The spokespersons, community advocate Sandy Perry and San Jose educator Daniel Reyes, reminded the college trustees that educators, in particular classroom teachers, have a responsibility to show respect to the students (they) serve and an adherence to the Nation’s pledge of allegiance honoring “justice for all.” They both asked that there be time set aside at a future board meeting for in-depth discussions of these and other student/community complaints regarding insensitive and disrespectful comments or actions by college staff. The Board promised to follow through on their request.
The trustees explained that the instructor Ed Coyne is no longer of the Community College staff.
At the hearings, last Friday, there we e accounts of poor attitude and improper behavior by law enforcement officials. Rachel Perez, a San Josean and member of the Human Rights Defense Committee, stated that the police treated all Latino youth as if they were gang members. She also named an ofﬁcer of the San Jose Police Department who, she said, bargained with young women for sexual favors to avoid being arrested.
A number of themes emerged as important elements in improving the education experience of students. Most often mentioned was, “lack of respect,” or as Maria Ferrer stated a need for students to feel that they could contribute to their community and to be trusted by adults to do the right thing. Students who were trying to reach for new experiences, such as, being the first in a family to attend college, needed mentors or a program that would help them find confidence and learn how to go about achieving those dreams.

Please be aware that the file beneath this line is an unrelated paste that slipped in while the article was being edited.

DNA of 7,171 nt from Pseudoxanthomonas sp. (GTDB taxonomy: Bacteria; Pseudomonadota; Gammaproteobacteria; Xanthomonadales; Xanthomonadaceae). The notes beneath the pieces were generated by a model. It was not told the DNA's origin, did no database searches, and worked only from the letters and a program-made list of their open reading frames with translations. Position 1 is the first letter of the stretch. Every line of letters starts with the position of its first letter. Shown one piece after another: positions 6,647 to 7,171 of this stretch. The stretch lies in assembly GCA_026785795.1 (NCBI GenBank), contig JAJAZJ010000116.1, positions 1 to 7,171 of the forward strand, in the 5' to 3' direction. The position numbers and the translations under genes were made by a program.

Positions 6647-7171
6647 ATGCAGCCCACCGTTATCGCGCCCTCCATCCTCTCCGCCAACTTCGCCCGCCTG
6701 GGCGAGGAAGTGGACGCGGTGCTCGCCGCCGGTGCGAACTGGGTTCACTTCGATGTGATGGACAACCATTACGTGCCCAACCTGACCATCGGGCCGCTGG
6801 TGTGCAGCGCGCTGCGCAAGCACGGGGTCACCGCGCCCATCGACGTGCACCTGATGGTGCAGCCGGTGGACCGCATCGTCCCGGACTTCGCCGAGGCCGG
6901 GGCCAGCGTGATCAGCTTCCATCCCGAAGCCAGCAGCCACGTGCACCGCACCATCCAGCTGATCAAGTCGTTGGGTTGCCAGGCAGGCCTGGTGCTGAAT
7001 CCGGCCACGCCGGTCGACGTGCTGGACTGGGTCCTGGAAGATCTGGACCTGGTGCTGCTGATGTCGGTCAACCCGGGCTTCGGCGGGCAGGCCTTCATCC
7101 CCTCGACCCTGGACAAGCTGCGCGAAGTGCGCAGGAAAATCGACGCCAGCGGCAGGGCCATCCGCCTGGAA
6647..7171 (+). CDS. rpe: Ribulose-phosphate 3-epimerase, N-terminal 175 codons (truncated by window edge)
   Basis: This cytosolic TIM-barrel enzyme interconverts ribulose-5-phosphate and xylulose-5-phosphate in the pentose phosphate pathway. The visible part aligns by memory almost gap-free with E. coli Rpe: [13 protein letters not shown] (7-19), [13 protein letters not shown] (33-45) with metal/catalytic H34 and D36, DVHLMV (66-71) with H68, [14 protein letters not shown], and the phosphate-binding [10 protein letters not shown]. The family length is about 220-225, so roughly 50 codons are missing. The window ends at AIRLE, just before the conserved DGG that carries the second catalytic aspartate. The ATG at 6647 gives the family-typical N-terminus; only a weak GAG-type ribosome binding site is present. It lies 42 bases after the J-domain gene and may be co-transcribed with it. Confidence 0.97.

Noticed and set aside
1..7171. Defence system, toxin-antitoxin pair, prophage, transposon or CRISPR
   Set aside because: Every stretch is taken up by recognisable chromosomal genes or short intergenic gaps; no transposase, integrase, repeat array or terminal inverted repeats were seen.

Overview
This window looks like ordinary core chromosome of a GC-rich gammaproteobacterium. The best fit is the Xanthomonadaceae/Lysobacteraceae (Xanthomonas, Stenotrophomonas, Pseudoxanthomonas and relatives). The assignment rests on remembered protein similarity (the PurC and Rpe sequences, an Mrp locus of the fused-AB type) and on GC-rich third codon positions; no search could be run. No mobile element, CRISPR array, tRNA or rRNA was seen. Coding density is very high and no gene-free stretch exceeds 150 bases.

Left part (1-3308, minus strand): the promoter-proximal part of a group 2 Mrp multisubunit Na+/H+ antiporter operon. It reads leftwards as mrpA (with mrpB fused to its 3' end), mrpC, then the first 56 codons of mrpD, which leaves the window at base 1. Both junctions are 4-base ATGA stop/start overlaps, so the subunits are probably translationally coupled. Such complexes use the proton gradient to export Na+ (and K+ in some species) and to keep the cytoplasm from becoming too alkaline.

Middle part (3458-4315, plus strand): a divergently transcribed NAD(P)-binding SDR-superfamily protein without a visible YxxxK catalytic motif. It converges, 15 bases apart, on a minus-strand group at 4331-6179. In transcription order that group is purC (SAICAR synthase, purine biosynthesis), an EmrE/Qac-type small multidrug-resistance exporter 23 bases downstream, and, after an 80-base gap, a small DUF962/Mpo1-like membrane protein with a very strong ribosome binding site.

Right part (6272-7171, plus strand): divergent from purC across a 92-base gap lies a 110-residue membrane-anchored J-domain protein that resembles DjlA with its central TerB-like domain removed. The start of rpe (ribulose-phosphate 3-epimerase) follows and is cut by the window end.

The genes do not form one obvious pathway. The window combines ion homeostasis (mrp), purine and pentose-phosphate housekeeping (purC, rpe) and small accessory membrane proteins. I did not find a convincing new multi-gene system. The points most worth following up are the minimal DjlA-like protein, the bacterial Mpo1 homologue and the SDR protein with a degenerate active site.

In the Washington Elementary, and Willow Street area of San Jose, the Willow Street Business Association, Guana (the Gardner Neighborhood Association), the Sacred Heart Church, and Washington Elementary School Principal Al Moreno, are close to realizing their dreams by providing some of the very programs that so many young people last Friday night said would help to give support to young people and to provide them with a sense of belonging to a community that does care and expects the best of them. Hopefully the next two meetings will reveal that other successful programs have been
established in the County. It will be interesting to hear if, in Sunnyvale and Gilroy, similar accounts will be expressed or if the hearings will reveal radically different information from that shared at the hearing in San Jose.
The County Human Rights Commission can be reached at 299-2206. © La Oferta Newspaper.